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‘Mixed market outlook’ in GCC

Quite apart from the growing risks evident in the global economy, the regional turmoil known as the “Arab Spring” resulted in sharp stock market corrections and an extreme dearth of new issuance activity in the equity, bond, and sukuk markets alike, NCB said in its report GCC Financial Market Quarterly: Back to Square One.

Having rebounded relatively quickly towards the end of Q1, stock indexes returned to pre-crisis levels and volumes rose even more, back to figures last seen in the first half of 2010. But, after that revival, the second quarter of the year has offered a much more mixed and uneven picture.

However, a clear positive momentum in bank lending is now underway in Oman, Saudi Arabia, and Qatar. Saudi Arabia, though, is the only regional economy to be witnessing a positive trend in private credit, which rose to 7.8 per cent in June. Overall bank credit in the Kingdom expanded by 7.2 per cent Y/Y, highlighting the diminishing role of public sector credit, which earlier during the crisis was the main area of dynamism.

While Qatar is still seeing fast growth in bank credit, the pace has declined steadily in recent months to reach 10.1 per cent Y/Y in May.  Omani credit growth was by a whisker the highest in the region – 10.2 per cent – in May. However, the positive momentum is above all linked to public sector credit with loans to the private sector advancing by a more modest 6.1 per cent.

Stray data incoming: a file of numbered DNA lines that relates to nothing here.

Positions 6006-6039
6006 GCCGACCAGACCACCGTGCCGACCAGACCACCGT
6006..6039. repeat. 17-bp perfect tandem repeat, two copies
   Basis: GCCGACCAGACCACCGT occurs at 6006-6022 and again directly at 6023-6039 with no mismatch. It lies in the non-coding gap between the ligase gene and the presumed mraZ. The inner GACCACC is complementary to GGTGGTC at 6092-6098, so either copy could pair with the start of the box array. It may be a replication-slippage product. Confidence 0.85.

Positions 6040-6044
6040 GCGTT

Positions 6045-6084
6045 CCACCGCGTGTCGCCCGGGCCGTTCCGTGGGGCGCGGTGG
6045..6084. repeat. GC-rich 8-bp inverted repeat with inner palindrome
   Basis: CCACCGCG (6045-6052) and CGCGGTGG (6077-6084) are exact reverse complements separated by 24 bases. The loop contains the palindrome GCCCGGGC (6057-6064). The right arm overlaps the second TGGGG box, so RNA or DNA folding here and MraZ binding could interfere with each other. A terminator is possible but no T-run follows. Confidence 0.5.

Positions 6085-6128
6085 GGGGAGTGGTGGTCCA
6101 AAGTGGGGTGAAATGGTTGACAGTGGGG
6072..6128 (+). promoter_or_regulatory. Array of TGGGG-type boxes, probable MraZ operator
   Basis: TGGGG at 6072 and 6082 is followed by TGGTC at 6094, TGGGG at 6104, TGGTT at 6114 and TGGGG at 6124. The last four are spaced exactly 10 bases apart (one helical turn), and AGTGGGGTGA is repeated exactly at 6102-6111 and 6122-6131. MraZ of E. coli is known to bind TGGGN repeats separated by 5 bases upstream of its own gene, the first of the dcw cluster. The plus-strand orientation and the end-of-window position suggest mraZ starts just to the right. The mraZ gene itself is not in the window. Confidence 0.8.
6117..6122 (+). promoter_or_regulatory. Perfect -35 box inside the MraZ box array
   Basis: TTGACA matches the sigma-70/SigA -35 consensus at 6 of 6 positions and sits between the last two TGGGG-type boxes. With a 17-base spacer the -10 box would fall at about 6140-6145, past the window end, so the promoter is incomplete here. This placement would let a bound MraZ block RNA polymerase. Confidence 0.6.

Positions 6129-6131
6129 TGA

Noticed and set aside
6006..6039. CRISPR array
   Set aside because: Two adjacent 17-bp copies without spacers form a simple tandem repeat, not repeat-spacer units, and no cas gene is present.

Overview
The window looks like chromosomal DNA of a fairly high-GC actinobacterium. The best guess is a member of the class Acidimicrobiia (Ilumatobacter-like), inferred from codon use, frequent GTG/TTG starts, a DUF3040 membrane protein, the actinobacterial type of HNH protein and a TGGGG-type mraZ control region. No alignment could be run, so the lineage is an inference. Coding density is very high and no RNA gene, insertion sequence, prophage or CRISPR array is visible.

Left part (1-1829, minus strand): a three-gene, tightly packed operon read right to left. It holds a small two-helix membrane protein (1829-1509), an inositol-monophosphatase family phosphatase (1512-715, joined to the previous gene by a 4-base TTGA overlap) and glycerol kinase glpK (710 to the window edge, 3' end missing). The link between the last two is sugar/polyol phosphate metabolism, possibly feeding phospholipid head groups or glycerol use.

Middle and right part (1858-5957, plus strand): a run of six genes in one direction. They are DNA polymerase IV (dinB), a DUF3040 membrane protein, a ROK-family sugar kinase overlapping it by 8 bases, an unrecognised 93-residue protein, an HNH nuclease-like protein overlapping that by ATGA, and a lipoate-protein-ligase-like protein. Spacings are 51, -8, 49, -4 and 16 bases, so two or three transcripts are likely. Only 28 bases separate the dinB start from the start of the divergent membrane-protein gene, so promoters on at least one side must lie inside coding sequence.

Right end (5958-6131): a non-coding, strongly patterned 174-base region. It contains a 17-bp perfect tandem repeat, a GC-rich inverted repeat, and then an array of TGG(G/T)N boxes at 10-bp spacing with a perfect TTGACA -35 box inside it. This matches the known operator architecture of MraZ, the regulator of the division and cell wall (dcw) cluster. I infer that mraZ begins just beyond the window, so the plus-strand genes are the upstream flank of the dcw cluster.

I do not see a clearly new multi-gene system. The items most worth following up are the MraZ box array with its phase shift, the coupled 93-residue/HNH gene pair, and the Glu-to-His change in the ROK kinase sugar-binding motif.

By contrast, credit in the UAE is still very measured – at 1.9 per cent Y/Y in April – as banks face ongoing regulatory pressures. Kuwaiti credit growth was even slower at 1.1 per cent Y/Y in June, while Bahraini bank lending actually contracted by 1.2 per cent Y/Y in May.

All is not well with the GCC economies as shown by trends in the area of bank lending, says the report.

The mixed prospects are partly due to a renewed loss of momentum in the regional stock markets during Q2. All the GCC markets lost ground during the first half of the year with the declines ranging from 0.6 per cent in Abu Dhabi and 0.7 per cent in Saudi Arabia to 10.7 per cent in Kuwait and 12.4 per cent in Oman. Any positive trends in volumes were reversed by June, as a result of which the GCC markets lost a total of $33.4bn of their aggregate capitalisation during the first half of the year.

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